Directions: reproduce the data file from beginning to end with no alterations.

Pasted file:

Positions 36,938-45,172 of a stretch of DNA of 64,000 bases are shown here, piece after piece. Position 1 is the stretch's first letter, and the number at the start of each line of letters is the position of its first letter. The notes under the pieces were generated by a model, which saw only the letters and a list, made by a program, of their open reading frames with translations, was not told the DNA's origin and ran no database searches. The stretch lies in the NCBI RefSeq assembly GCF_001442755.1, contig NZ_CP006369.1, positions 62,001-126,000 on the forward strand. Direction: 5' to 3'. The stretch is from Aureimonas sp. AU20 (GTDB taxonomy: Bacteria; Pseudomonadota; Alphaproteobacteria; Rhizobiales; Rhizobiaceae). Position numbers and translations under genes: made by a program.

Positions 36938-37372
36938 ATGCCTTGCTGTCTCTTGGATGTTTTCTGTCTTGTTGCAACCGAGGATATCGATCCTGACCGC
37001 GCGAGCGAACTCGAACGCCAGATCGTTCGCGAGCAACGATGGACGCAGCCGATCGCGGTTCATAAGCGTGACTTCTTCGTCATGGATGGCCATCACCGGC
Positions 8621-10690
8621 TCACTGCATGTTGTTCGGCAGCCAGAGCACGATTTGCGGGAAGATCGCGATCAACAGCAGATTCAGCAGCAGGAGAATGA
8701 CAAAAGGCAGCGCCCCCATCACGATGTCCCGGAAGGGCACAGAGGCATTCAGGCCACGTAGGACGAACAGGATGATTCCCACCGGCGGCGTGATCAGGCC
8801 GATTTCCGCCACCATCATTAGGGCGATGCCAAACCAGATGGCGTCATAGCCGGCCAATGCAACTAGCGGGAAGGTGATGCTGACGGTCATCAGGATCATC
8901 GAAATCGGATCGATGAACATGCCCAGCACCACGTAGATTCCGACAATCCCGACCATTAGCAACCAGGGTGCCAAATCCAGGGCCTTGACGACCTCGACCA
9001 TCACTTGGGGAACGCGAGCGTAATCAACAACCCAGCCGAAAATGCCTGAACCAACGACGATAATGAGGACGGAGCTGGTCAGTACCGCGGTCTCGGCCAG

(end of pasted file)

Positions 36,938-45,172 of a stretch of DNA of 64,000 bases are shown here, piece after piece. Position 1 is the stretch's first letter, and the number at the start of each line of letters is the position of its first letter. The notes under the pieces were generated by a model, which saw only the letters and a list, made by a program, of their open reading frames with translations, was not told the DNA's origin and ran no database searches. The stretch lies in the NCBI RefSeq assembly GCF_001442755.1, contig NZ_CP006369.1, positions 62,001-126,000 on the forward strand. Direction: 5' to 3'. The stretch is from Aureimonas sp. AU20 (GTDB taxonomy: Bacteria; Pseudomonadota; Alphaproteobacteria; Rhizobiales; Rhizobiaceae). Position numbers and translations under genes: made by a program.

Positions 36938-37372
36938 ATGCCTTGCTGTCTCTTGGATGTTTTCTGTCTTGTTGCAACCGAGGATATCGATCCTGACCGC
37001 GCGAGCGAACTCGAACGCCAGATCGTTCGCGAGCAACGATGGACGCAGCCGATCGCGGTTCATAAGCGTGACTTCTTCGTCATGGATGGCCATCACCGGC
Positions 8621-10690
8621 TCACTGCATGTTGTTCGGCAGCCAGAGCACGATTTGCGGGAAGATCGCGATCAACAGCAGATTCAGCAGCAGGAGAATGA
8701 CAAAAGGCAGCGCCCCCATCACGATGTCCCGGAAGGGCACAGAGGCATTCAGGCCACGTAGGACGAACAGGATGATTCCCACCGGCGGCGTGATCAGGCC
8801 GATTTCCGCCACCATCATTAGGGCGATGCCAAACCAGATGGCGTCATAGCCGGCCAATGCAACTAGCGGGAAGGTGATGCTGACGGTCATCAGGATCATC
8901 GAAATCGGATCGATGAACATGCCCAGCACCACGTAGATTCCGACAATCCCGACCATTAGCAACCAGGGTGCCAAATCCAGGGCCTTGACGACCTCGACCA
9001 TCACTTGGGGAACGCGAGCGTAATCAACAACCCAGCCGAAAATGCCTGAACCAACGACGATAATGAGGACGGAGCTGGTCAGTACCGCGGTCTCGGCCAG